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The Wii ({{#invoke:IPAc-en|main}} WEE) is a home video game console released by Nintendo on November 19, 2006. As a seventh-generation console, the Wii competes with Microsoft's Xbox 360 and Sony's PlayStation 3. Nintendo states that its console targets a broader demographic than that of the two others.<ref name="USA Today" /> As of the first quarter of 2012, the Wii leads its generation over PlayStation 3 and Xbox 360 in worldwide sales,<ref name="earnings release Q3 2009">{{#invoke:citation/CS1|citation |CitationClass=web }}</ref> with more than 101 million units sold; in December 2009, the console broke the sales record for a single month in the United States.<ref name="NPD: Wii, DS Sales Topped Seven Million In December">{{#invoke:citation/CS1|citation |CitationClass=web }}</ref>

The Wii introduced the Wii Remote controller, which can be used as a handheld pointing device and which detects movement in three dimensions. Another notable feature of the console is the now defunct WiiConnect24, which enabled it to receive messages and updates over the Internet while in standby mode.<ref name="Iwata Speech 06">Nintendo Corporation - Nintendo President, Satoru Iwata, media briefing speech at E3 2006</ref> Like other seventh-generation consoles, it features a game download service, called "Virtual Console", which features emulated games from past systems.

It succeeded the Nintendo GameCube, and early models are fully backward-compatible with all GameCube games and most accessories. Nintendo first spoke of the console at the 2004 E3 press conference and later unveiled it at the 2005 E3. Nintendo CEO Satoru Iwata revealed a prototype of the controller at the September 2005 Tokyo Game Show.<ref name="TGSspeech">{{#invoke:citation/CS1|citation |CitationClass=web }}</ref> At E3 2006, the console won the first of several awards.<ref name="E3 Awards" /> By December 8, 2006, it had completed its launch in the four key markets.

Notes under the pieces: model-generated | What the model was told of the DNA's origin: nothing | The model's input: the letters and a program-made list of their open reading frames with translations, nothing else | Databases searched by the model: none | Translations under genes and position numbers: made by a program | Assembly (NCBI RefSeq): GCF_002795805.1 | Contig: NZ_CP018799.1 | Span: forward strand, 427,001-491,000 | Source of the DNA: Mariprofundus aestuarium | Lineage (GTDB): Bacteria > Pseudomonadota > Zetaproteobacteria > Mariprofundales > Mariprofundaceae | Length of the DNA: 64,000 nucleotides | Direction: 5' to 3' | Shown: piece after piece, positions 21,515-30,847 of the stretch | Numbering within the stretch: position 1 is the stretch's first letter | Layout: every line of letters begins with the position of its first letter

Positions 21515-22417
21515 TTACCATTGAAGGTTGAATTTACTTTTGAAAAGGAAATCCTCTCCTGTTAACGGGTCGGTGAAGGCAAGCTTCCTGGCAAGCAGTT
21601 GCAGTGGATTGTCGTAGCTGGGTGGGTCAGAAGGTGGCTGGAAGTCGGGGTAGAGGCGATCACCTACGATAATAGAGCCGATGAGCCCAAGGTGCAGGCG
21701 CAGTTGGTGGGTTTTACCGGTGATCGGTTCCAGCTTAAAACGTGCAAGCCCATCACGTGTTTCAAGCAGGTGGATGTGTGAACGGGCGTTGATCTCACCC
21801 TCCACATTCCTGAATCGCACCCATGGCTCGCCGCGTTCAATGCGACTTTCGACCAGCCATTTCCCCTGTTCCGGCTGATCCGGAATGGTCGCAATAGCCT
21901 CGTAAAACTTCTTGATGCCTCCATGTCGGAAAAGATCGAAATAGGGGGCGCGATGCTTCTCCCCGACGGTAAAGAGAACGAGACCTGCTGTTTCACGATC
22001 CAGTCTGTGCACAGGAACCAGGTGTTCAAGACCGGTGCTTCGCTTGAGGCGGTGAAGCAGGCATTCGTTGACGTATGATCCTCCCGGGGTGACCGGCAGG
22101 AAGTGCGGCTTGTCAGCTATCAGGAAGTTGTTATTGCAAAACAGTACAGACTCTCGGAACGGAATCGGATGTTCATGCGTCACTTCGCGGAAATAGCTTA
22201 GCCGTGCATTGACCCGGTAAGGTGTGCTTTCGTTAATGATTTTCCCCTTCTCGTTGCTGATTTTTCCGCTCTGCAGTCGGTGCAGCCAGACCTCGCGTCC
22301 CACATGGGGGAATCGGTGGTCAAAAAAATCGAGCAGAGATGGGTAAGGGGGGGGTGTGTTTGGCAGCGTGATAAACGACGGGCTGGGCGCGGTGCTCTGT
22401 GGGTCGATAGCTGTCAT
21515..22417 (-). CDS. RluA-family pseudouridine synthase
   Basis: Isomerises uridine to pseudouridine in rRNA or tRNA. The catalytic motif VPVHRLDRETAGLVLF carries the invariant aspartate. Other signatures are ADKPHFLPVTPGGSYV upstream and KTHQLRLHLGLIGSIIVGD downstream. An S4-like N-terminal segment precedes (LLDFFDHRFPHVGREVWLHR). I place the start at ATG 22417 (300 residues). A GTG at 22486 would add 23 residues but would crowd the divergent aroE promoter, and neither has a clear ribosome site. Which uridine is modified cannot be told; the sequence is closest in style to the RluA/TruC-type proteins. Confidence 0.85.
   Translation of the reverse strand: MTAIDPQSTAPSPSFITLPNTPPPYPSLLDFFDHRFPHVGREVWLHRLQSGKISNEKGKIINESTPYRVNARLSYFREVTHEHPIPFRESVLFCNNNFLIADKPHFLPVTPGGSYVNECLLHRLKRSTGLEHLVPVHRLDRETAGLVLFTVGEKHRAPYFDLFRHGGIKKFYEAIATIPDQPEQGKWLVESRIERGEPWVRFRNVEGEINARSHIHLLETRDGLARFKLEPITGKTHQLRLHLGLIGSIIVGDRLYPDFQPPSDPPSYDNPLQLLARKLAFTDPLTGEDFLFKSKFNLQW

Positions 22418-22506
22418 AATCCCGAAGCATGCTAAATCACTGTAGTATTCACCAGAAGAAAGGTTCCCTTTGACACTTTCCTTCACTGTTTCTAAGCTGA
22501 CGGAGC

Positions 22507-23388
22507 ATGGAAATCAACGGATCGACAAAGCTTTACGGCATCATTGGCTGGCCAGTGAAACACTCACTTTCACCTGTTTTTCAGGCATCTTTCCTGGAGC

In late 2011, Nintendo released a reconfigured model, the "Wii Family Edition", which lacks Nintendo GameCube compatibility; this model was not released in Japan. The Wii Mini, Nintendo's first major console redesign since the compact SNES, succeeded the standard Wii model and was released first in Canada on December 7, 2012. The Wii Mini can only play Wii optical discs, as it omits GameCube compatibility and all networking capabilities. The Wii's successor, the Wii U, was released on November 18, 2012.<ref>{{#invoke:citation/CS1|citation |CitationClass=web }}</ref> On October 20, 2013, Nintendo confirmed it had discontinued production of the Wii in Japan and Europe, although the Wii Mini is still in production and available in Europe.<ref name=engadget-discontinue>{{#invoke:citation/CS1|citation |CitationClass=news }}</ref><ref name=GSJapOnly/><ref name="mcvuk1"/>


Wii sections
Intro  History  Software library  Demographic  Hardware  Features  Reception  Other models  Successor  References  External links  

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